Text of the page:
6. Google Fiber Goes Live.
The original big new entrant to the fiber community was none other than search engine giant Google. Way back in February 2010, in the midst of the Broadband Technology Opportunities Program under the American Recovery and Reinvestment Act, Google announced a competition to build gigabit connectivity. The competition, dubbed by some a “third round” of the federal stimulus, following the two-stage process followed by the U.S. Departments of Commerce and Agriculture, generated 1,100 applications. Ultimately, selected cities were Kansas City, Kansas, and Kansas City, Missouri. The first fibers there went live July 2012. For $70/month, consumers are eager, and companies are chomping to envision the attention and innovation associated with mass-market gigabit connectivity.

7. U.S. IGNITE Catches Fire.
Fiber developments like FiOS, GigabitSquared and Google sometimes prompt the following question: if consumers aren’t making use of 25 megabits per second now, why would anyone need 40 times that speed? The national non-profit U.S. IGNITE aims to provide an answer to that question. Seeded by the National Science Foundation, U.S. IGNITE seeks to build the business case for these highest-bandwidth applications. In an Executive Order issued in June, the White House put its stamp of approval on the program, and said that it would help “create a national network of communities and campuses with ultra-fast, programmable broadband services, operating at speeds of up to 1 gigabit per second. This network will become a test-bed for designing and deploying next-generation applications to support national priorities.”

8. Connect2Compete Gets Real.
While U.S. IGNITE works on promoting broadband on the ultra-high-speed scale, another national non-profit, Connect2Compete, is beginning to hit its stride in promoting what broadband can do for all Americans, including low-income individuals who lack money, computer equipment, and digital skills necessary to tap into what the internet can offer. The basic concept is for foundations like the Instituto Carlos Slim, the Knight Foundation and the Wasserman Foundation to partner with computer and software companies like GoodPC and Microsoft, and with training entities, to connect consumers with broadband providers. Predominantly cable-industry led, the initiative also provides a model for revamping the FCC’s Lifeline/Linkup program of the Universal Service Fund.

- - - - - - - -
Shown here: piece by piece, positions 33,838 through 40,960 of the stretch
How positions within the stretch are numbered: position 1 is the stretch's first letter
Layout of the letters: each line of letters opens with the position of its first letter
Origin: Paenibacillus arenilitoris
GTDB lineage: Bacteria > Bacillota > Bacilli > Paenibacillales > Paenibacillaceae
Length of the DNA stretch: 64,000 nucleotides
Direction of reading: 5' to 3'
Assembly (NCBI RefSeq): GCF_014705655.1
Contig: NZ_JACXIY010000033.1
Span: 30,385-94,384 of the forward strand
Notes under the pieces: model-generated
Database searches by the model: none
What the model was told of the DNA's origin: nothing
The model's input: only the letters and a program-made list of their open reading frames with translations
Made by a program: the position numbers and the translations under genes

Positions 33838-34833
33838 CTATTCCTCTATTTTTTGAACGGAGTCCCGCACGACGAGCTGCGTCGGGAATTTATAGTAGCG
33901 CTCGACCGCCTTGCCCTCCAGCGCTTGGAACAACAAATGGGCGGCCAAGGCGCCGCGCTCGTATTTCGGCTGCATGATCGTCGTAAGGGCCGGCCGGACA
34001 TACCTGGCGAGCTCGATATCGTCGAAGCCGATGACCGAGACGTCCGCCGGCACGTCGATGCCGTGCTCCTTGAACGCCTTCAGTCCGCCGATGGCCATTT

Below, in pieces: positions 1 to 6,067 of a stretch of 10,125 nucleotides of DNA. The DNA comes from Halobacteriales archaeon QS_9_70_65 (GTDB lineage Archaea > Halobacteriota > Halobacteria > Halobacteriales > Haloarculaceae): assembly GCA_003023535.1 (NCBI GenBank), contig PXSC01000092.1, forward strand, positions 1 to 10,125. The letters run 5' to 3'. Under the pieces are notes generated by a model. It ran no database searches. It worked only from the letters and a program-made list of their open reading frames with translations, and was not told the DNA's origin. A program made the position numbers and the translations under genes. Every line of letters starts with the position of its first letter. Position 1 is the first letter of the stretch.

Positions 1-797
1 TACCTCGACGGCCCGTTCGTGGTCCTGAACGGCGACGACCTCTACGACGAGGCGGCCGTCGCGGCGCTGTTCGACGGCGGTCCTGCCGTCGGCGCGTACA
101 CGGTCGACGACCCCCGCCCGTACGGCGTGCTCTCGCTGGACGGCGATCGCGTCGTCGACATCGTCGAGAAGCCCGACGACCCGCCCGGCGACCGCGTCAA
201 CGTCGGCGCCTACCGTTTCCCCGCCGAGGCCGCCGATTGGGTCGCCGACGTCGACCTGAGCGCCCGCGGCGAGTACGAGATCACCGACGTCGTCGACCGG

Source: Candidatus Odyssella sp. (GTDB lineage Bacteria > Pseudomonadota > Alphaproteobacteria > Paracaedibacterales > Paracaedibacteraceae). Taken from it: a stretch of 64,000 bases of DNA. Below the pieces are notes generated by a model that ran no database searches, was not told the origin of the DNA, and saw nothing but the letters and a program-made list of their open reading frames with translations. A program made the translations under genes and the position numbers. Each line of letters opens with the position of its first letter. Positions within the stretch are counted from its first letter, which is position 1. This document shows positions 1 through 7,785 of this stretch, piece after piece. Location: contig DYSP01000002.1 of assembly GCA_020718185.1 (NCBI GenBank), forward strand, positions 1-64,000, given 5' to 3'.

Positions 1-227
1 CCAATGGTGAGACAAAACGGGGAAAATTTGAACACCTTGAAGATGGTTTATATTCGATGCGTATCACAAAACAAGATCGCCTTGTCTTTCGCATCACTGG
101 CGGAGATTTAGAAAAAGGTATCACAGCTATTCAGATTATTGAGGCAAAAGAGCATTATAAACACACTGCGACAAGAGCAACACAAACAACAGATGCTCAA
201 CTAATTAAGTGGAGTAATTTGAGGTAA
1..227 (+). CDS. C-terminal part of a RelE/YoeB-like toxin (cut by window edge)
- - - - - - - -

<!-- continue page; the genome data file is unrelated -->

9. Exede Excedes Expectations.
To some fanfare at the Consumer Electronics Show in January 2012, ViaSat, which bought satellite broadband provider WildBlue in 2009, unveiled its new service, Exede. With $400 million in a new satellite, plus ground stations and terrestrial fiber networks, the company wants to change the image, and the expectations associated with, satellite broadband. Not to be outdone, HughesNet Gen4 has also upped its increased speeds to 15 Mbps. While it remains to be seen whether rural America will adopt, the new satellite services provide new options for areas without access to fiber, cable or wireless broadband services.

10. The Chicago Broadband Challenge.
On September 24, Chicago Mayor Rahm Emanuel – the first Chief of Staff to President Barack Obama – melded the importance of broadband with his top priority investments. Elected as mayor in February 2011, his broadband challenge invited the public and providers to participate with ideas and insight as to how Chicago can tap into existing broadband infrastructure and potential uses for future expansion of broadband access. In an interview on the program, Chicago Chief Technology Officer John Tolva highlighted the need to drive business broadband with lower prices.

Drew Clark is the Chairman of the Broadband Breakfast Club, the premier Washington forum advancing the conversation around broadband technology and internet policy. You can find him on  and Twitter. He founded BroadbandCensus.com, and he brings experts and practitioners together to advance Better Broadband, Better Lives. He’s doing that now as Executive Director for Broadband Illinois, based in Abraham Lincoln’s Springfield.